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The Mac Weekly

The Student News Site of Macalester College

The Mac Weekly

The Student News Site of Macalester College

The Mac Weekly

Holocaust survivor speaks for Palestinian sovereignty

By Jonathan McJunkin

Dr. Hajo Meyer, a political activist associated with the International Jewish Anti-Zionist Network (IJAN), spoke to Macalester students and community members on Tuesday night about the nature of the Israeli-Palestinian conflict in relation to his experience as a holocaust survivor. The speech was the Twin Cities stop on the international “Never Again for Anyone Tour,” begun in Europe last year.Lakota activist Coya White Hat-Artichoker and Osama Abu Irshaid, founder of Palestinian-American newspaper AL MEZA, joined Dr. Meyer. White Hat-Artichoker spoke of the relation between the United States’ treatment of its indigenous populations throughout its history and Israel’s treatment of Palestinians, while Irshaid spoke about Muslim ethics and prejudices against Muslims in America.

Macalester’s John B. Davis Lecture hall was chosen as the venue for the Twin Cities in large part because of IJAN’s connections at Macalester. “When IJAN activists began looking for an appropriate-large, accessible, welcoming-location for Dr. Meyer’s talk, they asked me to look into space at Macalester,” said History professor Peter Rachleff.

Rachleff worked with IJAN on several events last year that were critical of Israeli conduct in Palestine. Said Rachleff, “I met a number of the local activists in IJAN at that time, worked with them on particular projects, and have continued to work with them since, most recently on the MN Break the Bonds campaign.”

The well-attended talk filled JBD to capacity. As shown by a show of hands early in the evening, about a third of those in attendance were Macalester students, and around a third were members of the Twin Cities community.

The first to speak was White-Hat Artichoker. She spoke of the parallels she saw between indigenous experience in the United States and the Palestinian experience in Israel.

“I see what is happening in Palestine as an indigenous struggle for sovereignty,” said White Hat-Artichoker, “at times, even to exist.” She drew inspiration from a friendship with a Palestinian refugee, and said that we should “stand in solidarity whenever possible” with the Palestinians, and try to “frame the struggle for resistance in a more just context.”

Dr. Meyer took the podium next. He described his experiences in Nazi Germany, the history of Zionism and his views on it, and the parallels between the treatment of the Palestinians in Gaza and the treatment of Jews in Germany before the holocaust.

Much of his speech focused on dehumanization in the abstract. “The basic crime of mankind is making distinctions between me and them,” said Dr. Meyer. He asserted that dehumanization is against human nature, and that it could only occur when people are dehumanized and “brainwashed” by their societies.

One of his most crowd-pleasing lines came after relating his experience of being denied education to denial of education in Gaza: “Preventing young people who want to learn from getting access to education is slow motion genocide.”

In reviewing Israeli history and current actions, Dr. Meyer commented on the Israeli-Palestinian conflict more specifically in the later part of his talk. He specifically drew attention to Israel’s deportations of Palestinians to Jordan, making a connection to the practices of Nazi Germany before the holocaust began. He made the same connection between anti-Jewish laws and anti-Palestinian laws.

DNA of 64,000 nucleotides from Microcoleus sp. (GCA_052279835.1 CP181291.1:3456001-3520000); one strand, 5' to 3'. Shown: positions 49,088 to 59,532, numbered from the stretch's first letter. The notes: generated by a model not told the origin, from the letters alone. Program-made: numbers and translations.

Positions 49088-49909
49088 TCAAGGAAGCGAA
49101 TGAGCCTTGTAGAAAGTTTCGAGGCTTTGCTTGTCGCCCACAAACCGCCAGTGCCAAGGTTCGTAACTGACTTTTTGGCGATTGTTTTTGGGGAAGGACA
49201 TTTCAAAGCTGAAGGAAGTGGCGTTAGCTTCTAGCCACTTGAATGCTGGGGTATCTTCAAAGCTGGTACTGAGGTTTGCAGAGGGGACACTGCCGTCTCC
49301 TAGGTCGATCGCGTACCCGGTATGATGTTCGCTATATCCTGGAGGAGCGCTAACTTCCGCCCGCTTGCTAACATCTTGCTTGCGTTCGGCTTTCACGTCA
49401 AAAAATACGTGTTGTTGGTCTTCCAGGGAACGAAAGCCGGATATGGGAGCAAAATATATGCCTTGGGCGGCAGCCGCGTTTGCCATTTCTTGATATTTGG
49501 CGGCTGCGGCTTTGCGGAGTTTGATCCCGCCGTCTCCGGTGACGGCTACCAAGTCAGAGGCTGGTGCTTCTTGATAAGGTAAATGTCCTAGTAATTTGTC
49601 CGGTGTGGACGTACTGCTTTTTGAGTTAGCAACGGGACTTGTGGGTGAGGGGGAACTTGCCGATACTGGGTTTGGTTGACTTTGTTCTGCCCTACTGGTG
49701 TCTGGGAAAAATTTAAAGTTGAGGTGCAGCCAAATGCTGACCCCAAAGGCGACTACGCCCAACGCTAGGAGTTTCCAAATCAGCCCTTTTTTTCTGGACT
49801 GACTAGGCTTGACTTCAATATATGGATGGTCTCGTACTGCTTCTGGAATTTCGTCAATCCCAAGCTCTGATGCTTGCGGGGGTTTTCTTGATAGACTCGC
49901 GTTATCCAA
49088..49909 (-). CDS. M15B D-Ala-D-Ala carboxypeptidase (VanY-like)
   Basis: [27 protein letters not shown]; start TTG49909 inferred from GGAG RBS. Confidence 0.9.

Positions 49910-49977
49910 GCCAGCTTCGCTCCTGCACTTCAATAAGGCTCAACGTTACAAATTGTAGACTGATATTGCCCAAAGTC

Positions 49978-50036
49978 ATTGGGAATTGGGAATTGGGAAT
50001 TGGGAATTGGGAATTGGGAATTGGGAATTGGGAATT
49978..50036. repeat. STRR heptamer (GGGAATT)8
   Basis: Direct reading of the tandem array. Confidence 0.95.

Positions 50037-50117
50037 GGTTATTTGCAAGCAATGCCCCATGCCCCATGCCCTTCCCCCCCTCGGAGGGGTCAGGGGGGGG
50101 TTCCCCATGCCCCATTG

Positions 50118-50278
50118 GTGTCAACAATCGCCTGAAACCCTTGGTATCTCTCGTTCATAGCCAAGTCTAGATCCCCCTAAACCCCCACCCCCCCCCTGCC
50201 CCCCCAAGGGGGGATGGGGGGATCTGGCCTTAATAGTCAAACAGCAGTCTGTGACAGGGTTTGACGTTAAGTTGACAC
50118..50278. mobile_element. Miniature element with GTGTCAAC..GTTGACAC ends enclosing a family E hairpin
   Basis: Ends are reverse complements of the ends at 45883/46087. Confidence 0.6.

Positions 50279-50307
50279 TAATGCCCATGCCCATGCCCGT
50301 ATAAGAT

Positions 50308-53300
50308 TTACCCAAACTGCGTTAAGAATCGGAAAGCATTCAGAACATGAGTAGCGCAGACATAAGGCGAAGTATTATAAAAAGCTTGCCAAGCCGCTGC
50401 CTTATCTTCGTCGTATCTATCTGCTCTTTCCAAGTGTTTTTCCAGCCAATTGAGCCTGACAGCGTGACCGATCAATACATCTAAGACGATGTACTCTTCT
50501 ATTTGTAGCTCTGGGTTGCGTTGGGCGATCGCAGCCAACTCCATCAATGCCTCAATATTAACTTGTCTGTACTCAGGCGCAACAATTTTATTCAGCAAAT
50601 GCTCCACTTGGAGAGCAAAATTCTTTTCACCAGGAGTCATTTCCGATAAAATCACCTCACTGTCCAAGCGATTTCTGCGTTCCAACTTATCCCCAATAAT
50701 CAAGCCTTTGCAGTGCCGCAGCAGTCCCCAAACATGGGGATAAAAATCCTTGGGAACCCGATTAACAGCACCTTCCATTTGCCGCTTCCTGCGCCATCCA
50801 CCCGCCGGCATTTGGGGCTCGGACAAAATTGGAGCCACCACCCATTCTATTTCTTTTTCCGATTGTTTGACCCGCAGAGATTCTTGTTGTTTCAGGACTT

Dr. Meyer was clear to draw the line between Israel-Palestine and the mass murders of Nazi Germany in magnitude, but did not qualify his comparisons. “The smoke from the chimneys of Auschwitz takes the view away from what happened before,” he said of looking back at the history of Nazi Germany.

He closed his remarks with the reply of young IJAN activists to Israeli Prime Minister Benjamin Netanyahu: “We do not delegitimize Israel, you delegitimize yourself.” He received a standing ovation.

Irshaid was the last to speak. He spoke first on his background as a Muslim, and how Muslim ethics do not allow for the dehumanization of others. He had this to say on the Israel-Palestine conflict: “As long as this is an issue of intellectual discussion that doesn’t translate into aggression or oppression.I’m ok with this debate. Unfortunately, it didn’t take that course.”

He also spoke on the importance of language-such as referring to Palestinians as “The Muslim Problem” or “The Palestinian Problem.” Irshaid drew parallels to Nazi use of “The Jewish Problem.” “When you say “The Problem,” you take away the human face: the men, women, and children who are affected,” said Irshaid.

The over two-hour long presentation concluded with a brief question and answer session. The question that drew the most contention from the panel asked about Palestinian responsibilities for the conflict in the region. Dr. Meyer emphatically stated his belief in the legitimacy of Hamas, the governing party of the Gaza Strip. “If Hamas are terrorists, the fighters in the ghettos of Warsaw were also terrorists,” said Dr. Meyer.

Student and faculty reactions to the talk were mostly positive. “It was great to be able to hear perspectives from passionate people on the Israeli Palestinian conflict,” said Leewana Thomas ’14, “since I knew less about it than I thought. I thought it was great that they had an Islamic man and an indigenous woman speak [in addition to Dr. Meyer] to show the many faces and victims of genocide.”

Rachleff appreciated the controversy of the event’s messages. “I am sure that most of us present, myself included, had differences with some of the ideas expressed and criticisms of some of the speakers,” said Rachleff. “But we also learned a lot.

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